Assuming that it is redundant and oil is just oil, will total oil supply meet demand of 107 mb/d by 2040 (as per IEA WEO15)? Demand could feasibly be a lot less than this (or a lot more) but I'd say that with stability in the Middle East and oil prices north of where they are today then supply easily meets demand. I note that the EIA believes that oil supply will meet demand through to 2040.
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Re: Is peak oil dead?

Unread postby dissident » Sun 18 Sep 2016, 21:22:08

rockdoc123 wrote:

Image


This figure confirms the link between oil price spikes and GDP stagnation aka recession. See the plateau in the GDP during the oil embargo, Iran-Iraq war and and 2006 onward. The stupid thick dashed black line obscures the red GDP line where you see contractions.

Why do people expect the GDP to shrink secularly? We have not encountered oil price increases that were totally unaffordable and shut down economic activity. But the price increases did constrict consumer disposable cash.
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Re: Is peak oil dead?

Unread postby SumYunGai » Sun 18 Sep 2016, 21:42:47

harrisonlw wrote:Simply dismissing an argument as an appeal to authority is intellectually lazy, especially when the authority is a majority of economists and economic groups who have formed a consensus as to the likely causes of the GR.

Majority of economists? Argumentum ad populum. It is not proof of anything.

harrisonlw wrote:It isn't fallacious to cite evidence-based research.

That is why I mentioned the work of Jim Hamilton.

The problem is that citing dueling authorities as an argument goes nowhere. That is why I asked for a LOGICAL reason why the Great Oil Spike should be totally discounted as a cause of the Great Recession. I notice you don't have one either.

harrisonlw wrote:I note that the EIA believes that oil supply will meet demand through to 2040.

And you take their word for it without question. That is just blind obedience to authority.
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Re: Is peak oil dead?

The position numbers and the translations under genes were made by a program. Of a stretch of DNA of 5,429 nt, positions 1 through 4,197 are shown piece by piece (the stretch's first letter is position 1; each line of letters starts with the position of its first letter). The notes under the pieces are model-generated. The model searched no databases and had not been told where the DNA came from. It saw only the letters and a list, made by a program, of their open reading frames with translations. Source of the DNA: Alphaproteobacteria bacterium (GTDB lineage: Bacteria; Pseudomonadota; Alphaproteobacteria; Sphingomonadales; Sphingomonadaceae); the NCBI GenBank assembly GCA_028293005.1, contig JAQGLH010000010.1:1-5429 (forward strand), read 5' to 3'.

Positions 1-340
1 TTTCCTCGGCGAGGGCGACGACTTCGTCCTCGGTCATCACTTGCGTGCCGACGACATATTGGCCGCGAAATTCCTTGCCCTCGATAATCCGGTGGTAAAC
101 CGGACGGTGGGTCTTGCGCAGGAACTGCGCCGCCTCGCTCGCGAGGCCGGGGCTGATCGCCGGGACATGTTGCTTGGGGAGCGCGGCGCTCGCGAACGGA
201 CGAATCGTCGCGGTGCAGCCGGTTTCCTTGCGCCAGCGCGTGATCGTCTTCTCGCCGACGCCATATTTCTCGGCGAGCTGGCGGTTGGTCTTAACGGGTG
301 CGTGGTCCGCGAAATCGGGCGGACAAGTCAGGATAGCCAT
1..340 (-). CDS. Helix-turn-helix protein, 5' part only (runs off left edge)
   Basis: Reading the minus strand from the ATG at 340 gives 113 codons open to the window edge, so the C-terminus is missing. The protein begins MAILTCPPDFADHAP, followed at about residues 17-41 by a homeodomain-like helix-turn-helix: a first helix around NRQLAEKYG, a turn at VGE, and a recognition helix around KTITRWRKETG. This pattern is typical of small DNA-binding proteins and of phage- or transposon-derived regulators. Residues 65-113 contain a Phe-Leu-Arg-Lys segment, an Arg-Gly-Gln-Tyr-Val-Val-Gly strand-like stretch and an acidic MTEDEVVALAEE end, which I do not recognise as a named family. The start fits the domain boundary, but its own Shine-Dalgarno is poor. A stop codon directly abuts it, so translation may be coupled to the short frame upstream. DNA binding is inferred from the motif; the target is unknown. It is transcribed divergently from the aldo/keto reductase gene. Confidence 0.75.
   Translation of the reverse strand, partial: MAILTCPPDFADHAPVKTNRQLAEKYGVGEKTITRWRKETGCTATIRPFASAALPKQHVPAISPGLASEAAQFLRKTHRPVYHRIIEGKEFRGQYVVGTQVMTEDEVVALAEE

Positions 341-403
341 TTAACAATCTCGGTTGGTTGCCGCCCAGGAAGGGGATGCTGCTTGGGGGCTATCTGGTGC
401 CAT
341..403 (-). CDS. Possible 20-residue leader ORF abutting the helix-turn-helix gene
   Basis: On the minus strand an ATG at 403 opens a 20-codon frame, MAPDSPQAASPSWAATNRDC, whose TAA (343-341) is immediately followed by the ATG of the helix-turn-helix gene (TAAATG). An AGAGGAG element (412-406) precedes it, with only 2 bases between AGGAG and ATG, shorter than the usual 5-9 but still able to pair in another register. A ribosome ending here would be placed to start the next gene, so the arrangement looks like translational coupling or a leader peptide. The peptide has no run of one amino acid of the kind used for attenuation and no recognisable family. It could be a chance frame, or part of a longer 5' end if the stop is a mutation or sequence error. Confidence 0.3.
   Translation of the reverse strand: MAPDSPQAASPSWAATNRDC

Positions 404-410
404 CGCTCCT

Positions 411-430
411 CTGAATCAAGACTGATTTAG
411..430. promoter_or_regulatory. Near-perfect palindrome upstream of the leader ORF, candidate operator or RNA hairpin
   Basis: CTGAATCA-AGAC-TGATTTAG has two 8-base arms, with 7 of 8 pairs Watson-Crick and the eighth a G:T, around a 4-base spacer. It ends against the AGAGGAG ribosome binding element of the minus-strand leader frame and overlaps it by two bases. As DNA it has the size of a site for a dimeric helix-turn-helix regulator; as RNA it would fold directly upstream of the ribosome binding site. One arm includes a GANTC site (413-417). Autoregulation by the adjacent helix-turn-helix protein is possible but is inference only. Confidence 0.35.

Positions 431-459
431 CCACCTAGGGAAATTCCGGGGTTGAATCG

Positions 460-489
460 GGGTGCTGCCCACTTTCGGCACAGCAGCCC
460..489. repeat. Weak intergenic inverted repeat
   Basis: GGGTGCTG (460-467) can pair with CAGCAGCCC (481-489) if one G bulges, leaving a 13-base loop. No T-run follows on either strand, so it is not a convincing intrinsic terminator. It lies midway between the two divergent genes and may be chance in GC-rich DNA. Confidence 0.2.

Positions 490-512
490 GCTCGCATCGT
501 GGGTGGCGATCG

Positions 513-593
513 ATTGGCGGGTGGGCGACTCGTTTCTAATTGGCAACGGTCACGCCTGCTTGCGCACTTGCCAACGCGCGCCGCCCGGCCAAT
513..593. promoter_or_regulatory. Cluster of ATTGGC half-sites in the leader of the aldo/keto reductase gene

Unread postby rockdoc123 » Sun 18 Sep 2016, 22:47:56

L
ook at the run up in oil prices from 4004-2008. That is the biggest oil spike in history. When oil reached around $100 per barrel, the housing bubble began to pop. The proof is logical. Since the economy runs on the energy from oil, it is very sensitive to the oil price. If the oil price rises a little, it produces a little drag on the economy. If the oil price rises a lot, it produces a lot of drag. Why wouldn't it

Ok the proof isn’t logical at all….what you are pointing to is correlation and then suggesting it means causation…it doesn’t, it never has as some here keep showing you with the posts of weirdly correlated factors. This is just…”I want my theory to be right so I will use the correlation to prove it”. What I’ve shown is that theory doesn’t work because …I’m sorry non-correlation actually does mean non causation.

The chart you keep showing is US GDP adjusted for inflation. It proves nothing. We are talking about WORLD GDP.


Complete BS…I’ve shown the world GDP numbers a number of times and I will so again. You are just trying to twist the argument here and looking stupid as a result.

Image

The point is that we know very high oil prices are not good for the economy. We had very high oil prices leading up to the Great Recession. That is a fact. So you have to to do more than offer an alternate view of the cause that ignores the high oil price. You also have to explain logically why the record high oil prices had absolutely no effect on the economy, since that is your claim. Good luck.

Alternative view? Where the heck is your mind wandering around. I provided a number of links to bankers and financial analysts and ….hold on the commission that was struck by the US government to look into the causes of the recession and the working group for that was comprised of financial analysts, economists etc. Hardly an alternative view it is the main view. To argue otherwise puts you in the realm of conspiracy theorists. And exactly what data do you have to support your view that high oil prices are not good for the economy? You have nothing. And asking me to prove high oil prices had no effect....look at the charts, GDP and consumption were not affected. Can you show us all something other than your "logical assumption" that backs up your claim? I think not.

So what? That is an argument from authority. Try making an argument from logic if you can

What? Are you a complete idiot? The US government struck this commission to investigate why the recession happened. The working group is comprised of people who do this sort of analysis for a living (ie economists, financial analysts folks with MBA's etc) . And my argument from logic has been put to you a number of times….global GDP increased and global demand increased throughout the whole period of oil prices hovering over $100/bbl. What you have is a belief system…you want it to all work towards your ETP BS so you just state..”this happened because of this” with zero proof and then ignore any data that gets in your way.
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Re: Is peak oil dead?

Unread postby SumYunGai » Mon 19 Sep 2016, 00:13:43

rockdoc123 wrote: